Thus came the books. The tireless amount of books that George could find relating to the quest of opening Ruanna's dream world seemed to have no end. Ruanna read them all. George did too. The Berringers began finding all types of physics books lying around their daughter's bedroom, and some science fiction. Books on various, non–taught theories began to appear and so did books on dreams. Ruanna was becoming happier again. She was eating food once more and sneaking naps. She wrote notes based on books that Maverick had in her dream world. A hidden stash of books: The Dream Realm, Reality of Dreams, Dimension Physics Theories, Alternative Universes, and Energy Essence in Thought were found in the back of Ruanna's closet. An outstanding library fine for The Britannicus Veil came for her in the mail. Apparently someone (George) couldn't wait his turn to read it and placed a reserve on it to force Ruanna to hurry up. Angrily the Berringers paid the fine. They waited for their daughter to come home. They demanded to know what she was doing. Also a report was mailed in from Ruanna's school to reveal that she had been skipping school. There was more to discuss.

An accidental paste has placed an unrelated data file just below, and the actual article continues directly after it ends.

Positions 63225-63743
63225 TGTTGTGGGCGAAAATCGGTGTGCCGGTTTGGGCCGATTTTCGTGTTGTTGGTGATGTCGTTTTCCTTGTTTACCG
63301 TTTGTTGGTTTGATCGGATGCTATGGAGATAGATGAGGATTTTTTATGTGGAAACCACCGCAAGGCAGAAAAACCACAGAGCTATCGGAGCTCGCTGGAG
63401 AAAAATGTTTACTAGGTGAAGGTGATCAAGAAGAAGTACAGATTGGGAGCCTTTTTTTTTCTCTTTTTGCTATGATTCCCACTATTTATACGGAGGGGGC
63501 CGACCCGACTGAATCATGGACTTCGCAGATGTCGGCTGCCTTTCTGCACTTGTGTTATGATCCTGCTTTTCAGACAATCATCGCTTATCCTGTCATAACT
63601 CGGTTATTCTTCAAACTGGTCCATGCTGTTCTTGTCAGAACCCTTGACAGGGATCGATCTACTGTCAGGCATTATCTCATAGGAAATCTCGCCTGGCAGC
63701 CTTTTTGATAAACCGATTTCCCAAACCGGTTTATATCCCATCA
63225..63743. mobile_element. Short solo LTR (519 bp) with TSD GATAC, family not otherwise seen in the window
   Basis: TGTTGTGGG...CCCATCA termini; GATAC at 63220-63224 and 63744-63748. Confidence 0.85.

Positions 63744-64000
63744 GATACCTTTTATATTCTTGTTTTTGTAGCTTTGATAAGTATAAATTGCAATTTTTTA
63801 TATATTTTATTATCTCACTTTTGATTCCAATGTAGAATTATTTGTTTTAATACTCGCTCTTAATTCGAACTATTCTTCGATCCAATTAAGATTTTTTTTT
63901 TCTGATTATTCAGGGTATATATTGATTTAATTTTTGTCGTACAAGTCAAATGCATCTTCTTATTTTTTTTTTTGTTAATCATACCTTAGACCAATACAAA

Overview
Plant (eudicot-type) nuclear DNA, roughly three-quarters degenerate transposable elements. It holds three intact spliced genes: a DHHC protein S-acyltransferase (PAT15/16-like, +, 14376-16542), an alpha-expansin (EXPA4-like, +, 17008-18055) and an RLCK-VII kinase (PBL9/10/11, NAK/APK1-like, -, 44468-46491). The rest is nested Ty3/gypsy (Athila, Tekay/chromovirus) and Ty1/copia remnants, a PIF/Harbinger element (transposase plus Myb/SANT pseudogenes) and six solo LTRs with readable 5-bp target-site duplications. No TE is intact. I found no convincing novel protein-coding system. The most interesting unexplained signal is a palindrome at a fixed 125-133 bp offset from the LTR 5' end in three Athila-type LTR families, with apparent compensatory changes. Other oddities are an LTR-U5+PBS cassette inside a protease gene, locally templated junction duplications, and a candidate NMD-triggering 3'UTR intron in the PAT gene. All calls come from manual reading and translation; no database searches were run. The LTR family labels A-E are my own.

This time Ruanna denied nothing. She beamed at her parents, her dancing, purple eyes forced them to smile. "I'm going to bring Maverick home!" she said.

She gushed about the late 1800s, before the fairies were forced into exile for the revenge of the witch trials. She explained how in 1901 the Witch and Fairy Wars ended with the fairies' surrender and decision to leave mankind. She talked about Sir John Rhys, Sabine Baring–Gould, Joseph Jacobs, and Andrew Lang and their studies and archeological evidence. She read to her parents the testimonies of Fiona Macleod and her fairy hunts. She brought down the Britannicus Veil. She opened it and linked it all to the "Dream Theory," founded by the William Butler Yeats Association.